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The Circle Skirt
I have been slowly converting my wardrobe to a 1950's theme, with classic, tailored looks including the pencil skirt and the circle skirt.
The extreme example of a circle skirt is the Poodle, but they don't have to be that costumy. I love the clean A-line swish of the classic cut, but knee-length can be adorable for summer.
A circle skirt is right up there with the gored or pencil skirt for the easiest thing to make.
But first, the math.
You need the following measurements:
Your waist circumference
The length you want your skirt to fall from the waist
Yeah...that's it. But of course in an evil bait and switch, you also need the radius of your waist circumference (i.e. half the diameter of the circle). For a "close enough" measure, you can divide your waist circumference by 6.28. If you had geometry in school and want to be more precise, go to it. Otherwise you can enter your waist circumference here to have the radius calculated for you.
Add the waist radius to the length you want your skirt. If the total is less than 22 inches, you can buy standard-width fabric. If the total is between 22 and 30 inches, you can buy 60 inch width fabric. If your fabric has a pattern that must be a certain way "up", you'll need to use the more complicated cutting pattern below. Remember that you'll be adding a waistband and hem, so you can fudge about 1.5 inches.
If you wonder whether you can do this with your waist size, do up the math before you worry. Remember that the radius of your waist is MUCH less than your waist size (circumference). For instance, if you have a 50 inch waist, you can still make a 50" long finished skirt with 60" fabric. For every additional 6 inches around your waist, subtract about 1 inch from your maximum skirt length.
Simple Cutting Pattern
(For those who can work with the 45" and 60" methods.)
We'll call the waist radius plus length of skirt measurement (A).
Take a length of fabric TWICE (A) long. Flatten it out and fold it in half lengthwise (i.e. bringing cut ends together) with right sides together. Then fold it in half the other direction. You should have 1/4 of the fabric with one corner containing a double fold and no raw edges.
We're drawing curves, so unless you're a pretty steady hand your best method is to create your own compass. Use a nail, heavy weight, corner of a table, etc as one end. Tie a piece of non-stretchy string around it at least long enough to stretch to measurement (A) plus several inches.
Put the double-fold corner of your fabric against the point you tied the string. From that corner, measure out the waist radius you obtain earlier. Pull the string taut to that point, and hold a pencil or piece of chalk with the string. As you move the chalk or pencil towards either edge of the fabric, the string will force it into a curve. You should now have 1/4 of an even circle marked on the fabric.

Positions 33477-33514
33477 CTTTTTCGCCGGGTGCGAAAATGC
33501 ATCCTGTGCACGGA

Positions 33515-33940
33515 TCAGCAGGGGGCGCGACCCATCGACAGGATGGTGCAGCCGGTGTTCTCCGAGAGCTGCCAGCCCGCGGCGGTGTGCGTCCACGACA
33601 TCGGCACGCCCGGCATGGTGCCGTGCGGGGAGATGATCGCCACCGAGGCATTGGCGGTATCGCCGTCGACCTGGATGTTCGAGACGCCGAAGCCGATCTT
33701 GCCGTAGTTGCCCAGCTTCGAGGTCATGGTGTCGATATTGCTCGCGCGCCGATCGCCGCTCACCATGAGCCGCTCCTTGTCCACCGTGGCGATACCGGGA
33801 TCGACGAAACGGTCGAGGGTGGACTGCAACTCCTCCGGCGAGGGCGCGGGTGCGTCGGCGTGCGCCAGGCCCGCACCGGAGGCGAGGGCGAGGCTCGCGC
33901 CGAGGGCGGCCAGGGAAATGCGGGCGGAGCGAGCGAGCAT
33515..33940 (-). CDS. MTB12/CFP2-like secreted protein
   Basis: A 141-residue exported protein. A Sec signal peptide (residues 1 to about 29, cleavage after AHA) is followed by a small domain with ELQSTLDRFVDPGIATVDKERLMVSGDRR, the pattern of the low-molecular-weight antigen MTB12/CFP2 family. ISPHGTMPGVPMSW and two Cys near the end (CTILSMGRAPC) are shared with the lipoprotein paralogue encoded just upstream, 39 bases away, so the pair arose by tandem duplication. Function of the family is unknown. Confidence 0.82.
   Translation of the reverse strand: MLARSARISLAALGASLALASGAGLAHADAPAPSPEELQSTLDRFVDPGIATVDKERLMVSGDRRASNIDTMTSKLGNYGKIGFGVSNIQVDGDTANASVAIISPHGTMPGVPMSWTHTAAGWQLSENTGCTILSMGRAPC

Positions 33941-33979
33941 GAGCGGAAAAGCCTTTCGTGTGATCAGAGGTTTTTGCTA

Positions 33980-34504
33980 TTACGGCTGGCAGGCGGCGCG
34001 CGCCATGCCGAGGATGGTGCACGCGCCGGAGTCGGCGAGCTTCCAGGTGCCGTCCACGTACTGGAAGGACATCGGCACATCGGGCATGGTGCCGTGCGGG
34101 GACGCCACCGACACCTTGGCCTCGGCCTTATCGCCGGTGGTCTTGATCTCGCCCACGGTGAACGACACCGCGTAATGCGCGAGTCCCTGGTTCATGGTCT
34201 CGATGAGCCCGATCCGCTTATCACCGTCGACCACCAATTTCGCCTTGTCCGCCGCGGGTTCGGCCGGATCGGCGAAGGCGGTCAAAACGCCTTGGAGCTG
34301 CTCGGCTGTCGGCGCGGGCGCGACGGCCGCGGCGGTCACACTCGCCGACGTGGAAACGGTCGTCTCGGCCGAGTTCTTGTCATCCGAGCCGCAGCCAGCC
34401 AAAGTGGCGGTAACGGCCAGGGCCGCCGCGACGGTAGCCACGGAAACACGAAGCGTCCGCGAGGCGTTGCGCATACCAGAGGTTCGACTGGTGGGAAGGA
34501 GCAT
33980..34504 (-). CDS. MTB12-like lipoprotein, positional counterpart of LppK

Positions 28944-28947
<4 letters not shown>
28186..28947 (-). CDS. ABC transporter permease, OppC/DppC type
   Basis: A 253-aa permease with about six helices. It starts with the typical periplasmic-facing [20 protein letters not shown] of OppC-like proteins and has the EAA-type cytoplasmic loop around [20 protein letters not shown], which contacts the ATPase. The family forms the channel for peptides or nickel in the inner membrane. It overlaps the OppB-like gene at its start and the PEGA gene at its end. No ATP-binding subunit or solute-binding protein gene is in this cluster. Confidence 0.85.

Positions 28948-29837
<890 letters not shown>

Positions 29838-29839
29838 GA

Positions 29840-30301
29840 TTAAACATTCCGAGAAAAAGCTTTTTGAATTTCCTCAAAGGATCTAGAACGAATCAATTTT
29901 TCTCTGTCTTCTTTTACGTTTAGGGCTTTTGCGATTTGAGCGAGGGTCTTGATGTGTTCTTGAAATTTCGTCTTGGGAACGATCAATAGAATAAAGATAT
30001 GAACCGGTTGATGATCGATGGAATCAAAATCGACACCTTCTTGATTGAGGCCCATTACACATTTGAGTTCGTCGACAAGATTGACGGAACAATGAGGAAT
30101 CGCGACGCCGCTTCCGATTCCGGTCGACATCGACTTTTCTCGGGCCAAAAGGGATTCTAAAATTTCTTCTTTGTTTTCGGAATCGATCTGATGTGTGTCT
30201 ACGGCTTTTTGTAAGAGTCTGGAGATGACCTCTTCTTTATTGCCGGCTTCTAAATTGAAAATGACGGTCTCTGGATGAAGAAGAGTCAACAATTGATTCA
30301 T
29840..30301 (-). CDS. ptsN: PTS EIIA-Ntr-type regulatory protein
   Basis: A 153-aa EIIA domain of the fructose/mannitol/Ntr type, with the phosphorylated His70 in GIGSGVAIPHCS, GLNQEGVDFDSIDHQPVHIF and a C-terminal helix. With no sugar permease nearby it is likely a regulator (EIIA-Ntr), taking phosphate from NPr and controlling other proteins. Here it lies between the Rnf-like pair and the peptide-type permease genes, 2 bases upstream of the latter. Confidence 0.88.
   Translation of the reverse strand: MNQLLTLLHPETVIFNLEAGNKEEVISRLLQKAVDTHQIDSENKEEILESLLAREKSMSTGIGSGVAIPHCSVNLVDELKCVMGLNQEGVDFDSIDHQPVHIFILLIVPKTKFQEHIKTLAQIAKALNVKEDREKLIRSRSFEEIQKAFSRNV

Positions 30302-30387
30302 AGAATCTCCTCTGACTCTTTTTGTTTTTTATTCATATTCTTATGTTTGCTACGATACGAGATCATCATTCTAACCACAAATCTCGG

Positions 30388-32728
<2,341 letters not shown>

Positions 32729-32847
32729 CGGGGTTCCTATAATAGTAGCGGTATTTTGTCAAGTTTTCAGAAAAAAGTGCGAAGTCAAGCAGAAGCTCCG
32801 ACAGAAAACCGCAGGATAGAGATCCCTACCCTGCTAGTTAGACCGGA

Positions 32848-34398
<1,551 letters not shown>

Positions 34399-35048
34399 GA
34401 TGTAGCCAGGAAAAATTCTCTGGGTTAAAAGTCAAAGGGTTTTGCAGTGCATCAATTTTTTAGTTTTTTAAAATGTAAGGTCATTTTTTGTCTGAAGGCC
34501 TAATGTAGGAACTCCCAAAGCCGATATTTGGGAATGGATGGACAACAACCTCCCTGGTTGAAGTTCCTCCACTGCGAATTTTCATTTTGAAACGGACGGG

From the same corner, measure out (A), which should give you the length of the finished hem. Using the same technique with the string and chalk or pencil, draw another curve at this distance. When you're done, the mark should be the same length from the point along both edges of the fabric.
Now, without unfolding the fabric, cut along both curves. When you unfold the fabric, you should have a doughnut shape.
Complex Cutting Pattern
For those who are using a fabric with a pattern that must go in a certain direction.
Using craft paper, an old bedsheet, etc, trace a square that is measurement (A) on all four sides.
Follow the tracing and cutting directions above to create a single, 1/4 slice of the doughnut.
Trace the slice onto the wrong side of your fabric four times, and cut out each slice.
Stitch the slices together to create your full doughnut.
Finishing the Skirt
Add a waistband to the inside of the doughnut following directions in the post on a
gored/paneled skirt HERE.
Once you have a waistband, try on the skirt. Your body shape will affect the hemline, so note if it's too long.
If it falls just right, then make a narrow hem or use binding to finish the edge without changing length.
If it's too long, mark the point where it needs to be trimmed to, leaving 1/2 inch for a hem. Cut to the mark (you may want to fold the skirt in 1/4's and re-do a smooth curve as before) and hem, or leave off the hem allowance and use binding to finish the edge (recommended for stretchy fabric).
Adding some Body
For the classic full, poodle look, add some petticoats underneath, or several slips. You can make a very simple filler with cheap netting:
Take a length of elastic that fits your waist securely but not uncomfortably tight. Knot or stitch the ends together to make a loop.
Cut netting into 2" strips twice the length of your skirt.
Fold each strip in half. Set the loop of the fold (a.k.a. the bight) under the elastic, then bring the tails over the elastic, through the loop, and tighten. This is called a lark's head knot, and anyone who has done latch hook will recognize it.
Pull the tails tight. Continue tying strips in lark's head knots next to each other around the elastic loop.
If you do very short strips, this looks like a tutu. If you do longer strips, it will fill out a circle skirt pretty nicely.
If you want to get some twirling action with the circle skirt, you can get a more finished look by simply repeating the instructions on a silky fabric or tulle to make a second skirt. The extra layer gives you some fill, and when it flares out you get a flash of color.